The COVID-19 pandemic has upended life for millions of Americans, forcing many to remain indoors under quarantine while others deal with furloughs and loss of employment as businesses close across the country. Kids are out of school in almost every state. While many of them are enjoying the extra time at home with their parents, the current lockdown orders have been especially difficult for children of divorced parents who share custody.

Co-parenting is often a delicate situation. However, the lockdown orders across the United States have raised many questions concerning child custody arrangements and how parents should approach co-parenting during this crisis.

Court-Ordered Travel and Co-Parenting

For many parents, co-parenting means managing travel for their kids between two houses. As travel restrictions have shaken up everyday life for people all over the country when it comes to work, spending time with friends and family, and managing everyday errands, many co-parents wonder how to approach travel for their kids between parents’ houses.

Ultimately, court-ordered travel remains permitted under state-level lockdown orders across the country. If you have any type of court order that dictates your ability or obligation to travel, those stipulations still apply. Current child custody orders remain in effect across the country. If your child custody arrangement dictates specific times for your children to spend with each of their parents, it is necessary to abide by these rules as usual for the duration of the COVID-19 crisis.

Some parents may have concerns about their children’s risk of exposure to the Coronavirus while attempting to maintain child custody agreement compliance as well as following state and local rules regarding travel and social distancing. It’s not unlikely for disagreements to arise, especially when the children in question face very different situations at each of their parents’ homes.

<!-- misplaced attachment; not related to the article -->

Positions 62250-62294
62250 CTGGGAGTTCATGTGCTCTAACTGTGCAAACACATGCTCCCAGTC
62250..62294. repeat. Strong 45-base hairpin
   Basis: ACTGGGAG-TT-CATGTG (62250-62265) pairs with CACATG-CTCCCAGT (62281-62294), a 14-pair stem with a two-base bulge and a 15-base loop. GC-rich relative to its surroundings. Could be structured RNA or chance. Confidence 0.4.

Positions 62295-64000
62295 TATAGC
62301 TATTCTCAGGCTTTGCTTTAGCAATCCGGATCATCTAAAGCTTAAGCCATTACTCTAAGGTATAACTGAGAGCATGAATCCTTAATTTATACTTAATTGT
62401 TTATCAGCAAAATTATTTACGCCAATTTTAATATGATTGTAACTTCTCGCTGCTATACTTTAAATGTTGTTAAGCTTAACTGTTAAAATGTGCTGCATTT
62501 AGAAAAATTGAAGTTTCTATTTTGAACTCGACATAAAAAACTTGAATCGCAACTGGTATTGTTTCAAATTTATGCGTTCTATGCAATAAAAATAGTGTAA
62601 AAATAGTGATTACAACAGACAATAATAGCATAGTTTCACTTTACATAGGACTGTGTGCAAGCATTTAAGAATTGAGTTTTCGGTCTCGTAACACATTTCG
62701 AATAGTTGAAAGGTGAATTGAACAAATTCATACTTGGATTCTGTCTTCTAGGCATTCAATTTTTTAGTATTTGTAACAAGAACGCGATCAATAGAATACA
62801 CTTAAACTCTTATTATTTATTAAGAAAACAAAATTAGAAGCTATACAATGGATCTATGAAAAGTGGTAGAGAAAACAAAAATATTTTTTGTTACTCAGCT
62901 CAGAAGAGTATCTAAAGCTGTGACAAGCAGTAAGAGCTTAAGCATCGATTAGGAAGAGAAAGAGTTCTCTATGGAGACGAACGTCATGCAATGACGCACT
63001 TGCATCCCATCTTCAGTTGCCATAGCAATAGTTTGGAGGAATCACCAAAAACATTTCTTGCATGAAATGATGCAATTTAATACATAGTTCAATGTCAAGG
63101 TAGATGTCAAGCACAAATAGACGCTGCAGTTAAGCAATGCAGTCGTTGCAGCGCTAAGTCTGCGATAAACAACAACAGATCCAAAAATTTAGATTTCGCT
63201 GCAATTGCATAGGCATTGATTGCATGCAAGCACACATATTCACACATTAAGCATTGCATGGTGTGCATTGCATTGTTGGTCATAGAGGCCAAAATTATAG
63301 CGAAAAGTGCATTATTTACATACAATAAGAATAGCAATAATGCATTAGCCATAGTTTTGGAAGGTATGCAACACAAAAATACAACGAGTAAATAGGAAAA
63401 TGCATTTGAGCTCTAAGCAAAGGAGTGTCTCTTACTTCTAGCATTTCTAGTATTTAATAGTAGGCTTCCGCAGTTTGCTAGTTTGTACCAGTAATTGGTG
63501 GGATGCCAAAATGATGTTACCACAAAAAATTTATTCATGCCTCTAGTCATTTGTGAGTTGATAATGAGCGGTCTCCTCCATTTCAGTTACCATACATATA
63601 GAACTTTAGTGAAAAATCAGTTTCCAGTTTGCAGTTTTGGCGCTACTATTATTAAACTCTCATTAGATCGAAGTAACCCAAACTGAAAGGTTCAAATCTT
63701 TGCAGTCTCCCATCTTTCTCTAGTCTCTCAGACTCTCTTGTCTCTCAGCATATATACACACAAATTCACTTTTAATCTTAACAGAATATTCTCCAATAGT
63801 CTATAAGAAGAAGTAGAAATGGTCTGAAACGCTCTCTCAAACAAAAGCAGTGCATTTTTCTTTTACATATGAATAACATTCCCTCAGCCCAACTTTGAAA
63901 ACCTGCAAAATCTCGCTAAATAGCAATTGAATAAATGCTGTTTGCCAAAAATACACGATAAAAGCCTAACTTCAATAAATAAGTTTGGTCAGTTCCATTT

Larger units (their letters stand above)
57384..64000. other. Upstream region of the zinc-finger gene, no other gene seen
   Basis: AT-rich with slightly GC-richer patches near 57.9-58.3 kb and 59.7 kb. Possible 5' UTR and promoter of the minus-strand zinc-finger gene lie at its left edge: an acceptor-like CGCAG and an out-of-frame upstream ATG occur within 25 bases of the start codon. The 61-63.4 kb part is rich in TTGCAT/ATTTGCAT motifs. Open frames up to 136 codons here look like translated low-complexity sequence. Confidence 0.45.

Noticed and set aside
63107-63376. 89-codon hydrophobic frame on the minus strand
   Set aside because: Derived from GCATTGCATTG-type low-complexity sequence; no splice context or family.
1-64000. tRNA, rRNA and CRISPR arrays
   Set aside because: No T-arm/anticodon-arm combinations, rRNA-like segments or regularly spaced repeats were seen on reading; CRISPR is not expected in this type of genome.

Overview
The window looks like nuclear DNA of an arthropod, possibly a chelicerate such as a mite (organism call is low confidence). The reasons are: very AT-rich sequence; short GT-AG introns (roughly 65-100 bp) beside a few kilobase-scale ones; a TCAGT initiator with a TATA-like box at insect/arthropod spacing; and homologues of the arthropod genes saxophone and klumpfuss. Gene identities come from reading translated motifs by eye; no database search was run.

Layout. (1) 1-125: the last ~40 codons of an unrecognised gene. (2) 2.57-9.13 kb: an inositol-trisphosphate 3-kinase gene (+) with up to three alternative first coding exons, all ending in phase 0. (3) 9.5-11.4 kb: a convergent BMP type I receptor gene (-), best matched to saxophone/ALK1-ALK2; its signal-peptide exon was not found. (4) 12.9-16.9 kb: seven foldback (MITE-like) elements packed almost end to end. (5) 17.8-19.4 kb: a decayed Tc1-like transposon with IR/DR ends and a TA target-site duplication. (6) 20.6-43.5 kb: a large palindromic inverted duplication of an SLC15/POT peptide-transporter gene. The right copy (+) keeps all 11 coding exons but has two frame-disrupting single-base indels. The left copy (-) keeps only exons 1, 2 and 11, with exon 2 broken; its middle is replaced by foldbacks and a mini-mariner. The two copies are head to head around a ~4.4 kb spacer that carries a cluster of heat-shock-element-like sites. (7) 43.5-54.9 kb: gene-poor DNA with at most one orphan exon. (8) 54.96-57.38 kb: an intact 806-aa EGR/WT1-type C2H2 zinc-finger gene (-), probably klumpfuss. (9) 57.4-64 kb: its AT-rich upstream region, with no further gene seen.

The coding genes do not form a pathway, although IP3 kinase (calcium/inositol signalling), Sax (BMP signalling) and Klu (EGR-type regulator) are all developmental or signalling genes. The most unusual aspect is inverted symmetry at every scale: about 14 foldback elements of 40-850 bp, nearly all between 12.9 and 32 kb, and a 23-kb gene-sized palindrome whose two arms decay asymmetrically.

Tips for Defusing Custody Struggles During the Crisis

Both you and your co-parent should understand that we are living in extraordinary circumstances. Some compromises must be made for the safety of your children. For example, if one parent works from home while the other is a nurse, doctor, or other healthcare professional in a work environment that carries a high risk for COVID-19 exposure, the parents may want to limit the kids’ time with the parent working in the high-risk environment to minimize the danger of the kids contracting the virus. Similarly, one household may see many more visitors or do a not-so-great job of maintaining social distancing guidelines. In either case, limiting kids’ exposure to others is ultimately the best course of action during this health crisis.

If you and your co-parent are having a hard time determining the best course of action amid the COVID-19 pandemic, think about following a few tips:

  • Be prepared for open and honest discussions. Communication is a cornerstone of good co-parenting during the best of times. Don’t try making any unilateral decisions if you have concerns about your kids’ health. Instead, have a frank discussion with your co-parent and discuss your concerns honestly.
  • Be flexible. You may need to make some concessions when it comes to your visitation time with your kids during the COVID-19 pandemic. Ultimately, your goal as their parent should be to keep them safe and minimize their risk of exposure, and if that means spending less time with you for a few weeks, it’s important that you see this for what it is: a change in the best interests of your children.
  • Keep safety a top priority. It’s not uncommon for conflict to arise between co-parents, but during the ongoing health crisis, cooperation is more important than ever. Try to maintain your perspective and keep your family’s health and safety a top priority no matter how you need to adjust your child custody schedule for the time being.
  • Be diplomatic. Ask your co-parent for their thoughts about the current situation, how safe they feel with their living and work arrangements, and what steps they think you should both take to ensure your kids’ safety. Approaching difficult conversations diplomatically has a much better chance of yielding positive results than being aggressive or demanding.

Hopefully, these tips can help you and your co-parent live more harmoniously until the emergency lockdown passes and life returns to normalcy. Until then, recognize the fact that we live in truly extraordinary times and you may need to sacrifice your personal preferences for the good of your children.

If you have questions about elements of your child custody agreement or believe your co-parent has violated your child custody agreement during the COVID-19 crisis, the Law Offices of Hollie A. Lemkin can help. Contact our team today to schedule a consultation about your issues.